Gaining heft – On e-NAM’s trade effectiveness

News: There is an increase in the e-NAM’s trade volumes after the repealing of the three agricultural laws.

What is electronic National Agricultural Market (e-NAM)?

It is a pan-Indian digital market, launched in 2016. About 1,000 markets in over 20 states and Union Territories have been linked to the e-NAM portal and the network is further expanding.

Read here: e-NAM Platform
What is the present status of e- NAM?

Although trade in e-NAM is increasing, online trading is taking place only in 570-odd markets of the 1,000 linked to the e-NAM. Many big agricultural markets, like Delhi’s Azadpur mandi, one of the largest in Asia, are yet to be connected to it. Besides, just three states Rajasthan, Haryana, and Andhra Pradesh account for over 70% of the transactions.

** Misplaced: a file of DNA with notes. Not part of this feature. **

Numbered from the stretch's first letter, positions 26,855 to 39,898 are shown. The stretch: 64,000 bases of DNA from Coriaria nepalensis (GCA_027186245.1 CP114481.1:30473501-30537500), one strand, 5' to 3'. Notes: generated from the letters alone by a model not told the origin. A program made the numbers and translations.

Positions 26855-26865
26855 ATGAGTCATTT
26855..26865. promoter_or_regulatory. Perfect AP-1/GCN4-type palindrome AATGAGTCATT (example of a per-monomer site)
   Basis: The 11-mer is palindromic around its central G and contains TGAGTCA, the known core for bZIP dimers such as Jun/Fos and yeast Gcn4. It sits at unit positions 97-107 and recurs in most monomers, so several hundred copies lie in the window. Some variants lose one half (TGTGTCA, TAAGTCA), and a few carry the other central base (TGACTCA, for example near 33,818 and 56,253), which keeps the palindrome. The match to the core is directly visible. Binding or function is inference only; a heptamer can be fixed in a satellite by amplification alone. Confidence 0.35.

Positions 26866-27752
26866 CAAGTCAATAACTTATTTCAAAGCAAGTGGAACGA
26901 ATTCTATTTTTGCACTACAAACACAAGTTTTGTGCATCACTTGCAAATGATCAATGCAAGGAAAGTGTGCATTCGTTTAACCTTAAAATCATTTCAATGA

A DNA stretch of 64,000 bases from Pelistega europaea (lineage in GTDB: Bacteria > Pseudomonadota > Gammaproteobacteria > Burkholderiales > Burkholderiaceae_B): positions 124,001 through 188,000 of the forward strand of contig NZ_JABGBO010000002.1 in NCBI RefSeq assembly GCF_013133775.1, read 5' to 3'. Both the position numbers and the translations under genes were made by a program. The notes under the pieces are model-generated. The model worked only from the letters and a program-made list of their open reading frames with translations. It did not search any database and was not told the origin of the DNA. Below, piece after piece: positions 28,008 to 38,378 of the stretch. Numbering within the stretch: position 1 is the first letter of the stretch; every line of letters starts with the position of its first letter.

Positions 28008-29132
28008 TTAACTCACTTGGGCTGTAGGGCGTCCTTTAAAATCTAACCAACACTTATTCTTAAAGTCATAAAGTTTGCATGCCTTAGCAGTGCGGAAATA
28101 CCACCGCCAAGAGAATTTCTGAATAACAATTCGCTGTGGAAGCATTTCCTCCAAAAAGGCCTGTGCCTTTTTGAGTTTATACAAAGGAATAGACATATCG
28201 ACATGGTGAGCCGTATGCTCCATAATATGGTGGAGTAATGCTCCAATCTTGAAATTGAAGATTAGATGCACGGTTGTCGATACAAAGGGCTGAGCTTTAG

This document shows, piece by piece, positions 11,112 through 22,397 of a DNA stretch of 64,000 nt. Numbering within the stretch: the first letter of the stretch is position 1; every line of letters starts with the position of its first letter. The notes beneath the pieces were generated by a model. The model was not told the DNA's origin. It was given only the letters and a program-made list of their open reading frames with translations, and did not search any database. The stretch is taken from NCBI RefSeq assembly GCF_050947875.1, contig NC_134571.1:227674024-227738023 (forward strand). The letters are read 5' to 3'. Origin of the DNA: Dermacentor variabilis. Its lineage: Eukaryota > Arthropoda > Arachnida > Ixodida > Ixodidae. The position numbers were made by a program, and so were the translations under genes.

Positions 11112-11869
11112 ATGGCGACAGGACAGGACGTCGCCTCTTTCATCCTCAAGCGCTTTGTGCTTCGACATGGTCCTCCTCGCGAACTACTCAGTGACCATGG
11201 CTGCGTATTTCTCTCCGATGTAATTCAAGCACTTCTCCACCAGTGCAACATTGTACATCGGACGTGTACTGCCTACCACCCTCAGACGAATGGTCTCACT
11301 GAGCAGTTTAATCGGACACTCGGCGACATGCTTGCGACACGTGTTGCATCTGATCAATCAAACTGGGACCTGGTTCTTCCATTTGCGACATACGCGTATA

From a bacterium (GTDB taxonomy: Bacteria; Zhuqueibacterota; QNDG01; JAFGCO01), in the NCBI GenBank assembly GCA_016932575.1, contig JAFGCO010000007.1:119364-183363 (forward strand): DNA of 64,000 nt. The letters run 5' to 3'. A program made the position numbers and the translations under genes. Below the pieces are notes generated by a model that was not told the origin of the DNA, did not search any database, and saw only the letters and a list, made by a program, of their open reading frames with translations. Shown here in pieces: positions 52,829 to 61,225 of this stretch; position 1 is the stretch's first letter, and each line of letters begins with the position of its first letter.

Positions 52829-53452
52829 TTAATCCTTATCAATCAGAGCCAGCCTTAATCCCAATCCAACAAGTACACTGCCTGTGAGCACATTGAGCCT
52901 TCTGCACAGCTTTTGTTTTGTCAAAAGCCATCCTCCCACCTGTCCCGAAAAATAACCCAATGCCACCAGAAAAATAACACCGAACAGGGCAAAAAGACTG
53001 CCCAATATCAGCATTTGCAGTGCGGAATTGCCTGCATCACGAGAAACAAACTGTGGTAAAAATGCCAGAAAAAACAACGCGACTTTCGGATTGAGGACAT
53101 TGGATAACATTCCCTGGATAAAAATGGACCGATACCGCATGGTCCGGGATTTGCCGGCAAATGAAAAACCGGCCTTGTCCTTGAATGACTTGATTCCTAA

Also, the bulk of the trading consists of the deals within the same mandis (intra-mandi trade) or between the mandis of the same district. Inter-mandi and, inter-state trade are minimal, though that is what the e-NAM is chiefly meant for.

Read here: Significance of e-NAM initiative to resolve some of the agricultural issues in India
How the e-NAM can be further promoted?

There is a need for a single trading license that will be valid throughout the state and across the states as well. Also, state APMC Acts should be amended to make specific provisions for inter-state trading in farm commodities. Issues concerning the quality, grading, packaging, storage, and transportation of the commodities should be resolved.

To overcome the legal hurdles in inter-state marketing of farm produce, the Ashok Dalwai committee proposed to shift agricultural marketing from the State List to the Concurrent List. Along with the expansion, there is a need to consolidate the existing network of the e-NAM.

Source: This post is based on the article “Gaining heft” published in the Business Standard on 3rd March 2022.

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